x Abu Dhabi, UAEWednesday 26 July 2017

Barmy Army Bill brings music to England's ears

They are cricket's most vociferous supporters, but it is not just their heroes on the pitch that makes them want to sing and dance.

Trumpter Bill Cooper is confident England cricket team will bounce back in the Abu Dhabi Test match with the help of some musical support. Above, Bill with Ian Bailey, Sara Thornton-Bryar and Chris Crabb. Delores Johnson / The National
Trumpter Bill Cooper is confident England cricket team will bounce back in the Abu Dhabi Test match with the help of some musical support. Above, Bill with Ian Bailey, Sara Thornton-Bryar and Chris Crabb. Delores Johnson / The National

Bill Cooper likes to blow his own trumpet - especially when it spurs his beloved England cricket team to victory.

That's exactly what the 32-year-old is hoping to do when he leads the team's boisterous fans - the Barmy Army - in song at today's England versus Pakistan Test match in Abu Dhabi.

Bill, who's known simply as "Billy the Trumpet", has been searching his musical repertoire for a suitable song to play at the big game. "I'm thinking maybe a song from Lawrence of Arabia will be a good choice."

Since he started following England on tour eight years ago as part of the Barmy Army, Bill has played every type of tune you can imagine; The Lion Sleeps Tonight, YMCA and The Great Escape's theme song are just a few of the favourites.

Bill, his trumpet and a group of Barmy Army members, are hoping to create as much noise as possible to support England during the five-day Test which starts today at Zayed Cricket Stadium, especially after last week's defeat in Dubai.

The team only managed to hold out against Pakistan for three of the five days before retreating to lick their wounds after a 10-wicket thrashing.

It was their first defeat in two years, but Billy is confident his team will bounce back in the capital with the help of some musical support to create an atmosphere - something he says was missing in Dubai.

The trumpeter, who is used to blasting out tunes over crowds of cheering fans, said the game at the 25,000-seater Dubai International Cricket Stadium was "soulless".

"It was dead as you like. I didn't have to play that loud and it still carried around the stadium because it was that empty. And, as soon as I stopped, there was just an eerie silence."

The Barmy Army were given their nickname by the Australian media during the 1994-1995 Ashes series because of their audacity to chant even when England were losing.

According to Bill, the players "appreciate the Barmy Army and the noise" they make to spur them on to victory.

"When they win, it's because they are good cricketers. But after our bowlers have been in the hot sun for two hours and have started to flag, they've told us our singing perks them up a bit."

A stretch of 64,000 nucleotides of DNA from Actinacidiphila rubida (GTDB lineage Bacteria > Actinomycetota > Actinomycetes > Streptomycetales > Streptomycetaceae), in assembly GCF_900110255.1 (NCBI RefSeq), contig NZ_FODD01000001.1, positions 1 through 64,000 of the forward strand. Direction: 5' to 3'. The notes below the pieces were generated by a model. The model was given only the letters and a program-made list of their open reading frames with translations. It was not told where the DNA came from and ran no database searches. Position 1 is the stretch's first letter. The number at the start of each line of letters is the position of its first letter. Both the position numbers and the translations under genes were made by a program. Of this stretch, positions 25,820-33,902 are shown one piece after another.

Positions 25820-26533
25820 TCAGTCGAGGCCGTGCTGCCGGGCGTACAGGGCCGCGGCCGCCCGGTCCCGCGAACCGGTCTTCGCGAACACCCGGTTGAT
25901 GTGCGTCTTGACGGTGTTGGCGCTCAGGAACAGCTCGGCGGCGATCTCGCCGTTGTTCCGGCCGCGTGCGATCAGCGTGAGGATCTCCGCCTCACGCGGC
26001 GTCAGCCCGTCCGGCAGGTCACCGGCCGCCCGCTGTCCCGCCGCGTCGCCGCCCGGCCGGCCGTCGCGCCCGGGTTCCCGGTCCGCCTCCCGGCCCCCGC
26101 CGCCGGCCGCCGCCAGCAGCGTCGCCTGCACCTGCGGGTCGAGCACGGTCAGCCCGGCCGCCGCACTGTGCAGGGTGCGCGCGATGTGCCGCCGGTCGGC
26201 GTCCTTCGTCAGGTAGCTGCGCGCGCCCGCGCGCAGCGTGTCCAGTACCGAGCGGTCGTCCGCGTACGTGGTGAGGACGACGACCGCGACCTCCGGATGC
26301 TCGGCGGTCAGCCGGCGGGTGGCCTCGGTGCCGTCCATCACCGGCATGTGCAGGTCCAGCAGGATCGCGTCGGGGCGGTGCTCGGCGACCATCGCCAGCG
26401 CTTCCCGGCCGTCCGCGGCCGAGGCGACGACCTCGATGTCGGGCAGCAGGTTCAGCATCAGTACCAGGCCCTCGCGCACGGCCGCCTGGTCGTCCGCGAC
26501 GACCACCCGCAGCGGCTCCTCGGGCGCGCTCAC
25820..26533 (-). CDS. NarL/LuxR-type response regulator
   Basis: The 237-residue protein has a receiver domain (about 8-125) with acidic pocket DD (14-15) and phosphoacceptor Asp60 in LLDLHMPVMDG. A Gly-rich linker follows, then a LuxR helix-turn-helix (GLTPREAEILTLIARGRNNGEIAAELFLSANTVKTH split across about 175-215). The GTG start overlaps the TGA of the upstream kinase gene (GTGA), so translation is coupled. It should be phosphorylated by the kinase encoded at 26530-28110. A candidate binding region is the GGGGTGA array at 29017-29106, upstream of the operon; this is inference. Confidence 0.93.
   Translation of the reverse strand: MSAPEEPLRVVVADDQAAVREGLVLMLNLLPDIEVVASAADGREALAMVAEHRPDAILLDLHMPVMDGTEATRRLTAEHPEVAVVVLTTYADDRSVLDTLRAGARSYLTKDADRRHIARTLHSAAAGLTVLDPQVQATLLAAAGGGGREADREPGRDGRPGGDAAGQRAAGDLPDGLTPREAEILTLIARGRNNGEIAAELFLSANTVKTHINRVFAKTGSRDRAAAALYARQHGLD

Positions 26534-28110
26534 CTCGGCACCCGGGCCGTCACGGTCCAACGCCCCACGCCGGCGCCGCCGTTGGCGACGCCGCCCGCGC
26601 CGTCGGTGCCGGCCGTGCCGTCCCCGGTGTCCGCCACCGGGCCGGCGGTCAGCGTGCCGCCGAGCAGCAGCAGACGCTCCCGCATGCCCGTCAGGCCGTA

He said the players often ask fans to turn up the volume when matches go stale, and have even sent text messages from the dressing rooms asking the Barmy Army to sing certain songs.

"The relationship we have with them is great; they are a good bunch, really. It's all happy times, apart from when we lose," he said.

The trumpeter particularly remembers the night in 2005 when half of the team joined fans to celebrate England's first Ashes win over Australia in 25 years.

"They partied hard with us all night long," said the die-hard fan, who also remembers how Paul Collingwood, who played his last Test for England that day, came over during the match and joined the Barmy Army in singing The Lion Sleeps Tonight. A video of the singalong on YouTube has had more 75,700 hits.

Away from cricket, Billy, who was educated at the Guildhall School of Music & Drama and the Royal Academy of Music in London, is a classical musician and has worked with many orchestras, including the London Philharmonic Orchestra and the BBC National Orchestra of Wales, and even performed in West End musicals such as the Phantom of the Opera and Lord of the Rings.

His role as the Barmy Army's bugler came about after a trip to watch England play in the Caribbean in 2004.

"I brought my trumpet, but as I got off the plane in Barbados and saw the beautiful beach the last thing I was thinking about was playing it," said Billy, who "somehow ended up losing" his beloved trumpet not long after.

However, it miraculously turned up a few days later in Antigua, being played on the other side of the stadium by someone who had found it in a taxi.

"I borrowed my friend's binoculars and, sure enough, it was my trumpet. So I stormed over to the other and said: 'Hey, that's my trumpet'."

"They guy told me to prove it, so I started playing The Great Escape, which is the song I always start with now," said Billy.

He's been making sweet music ever since.

molson@thenational.ae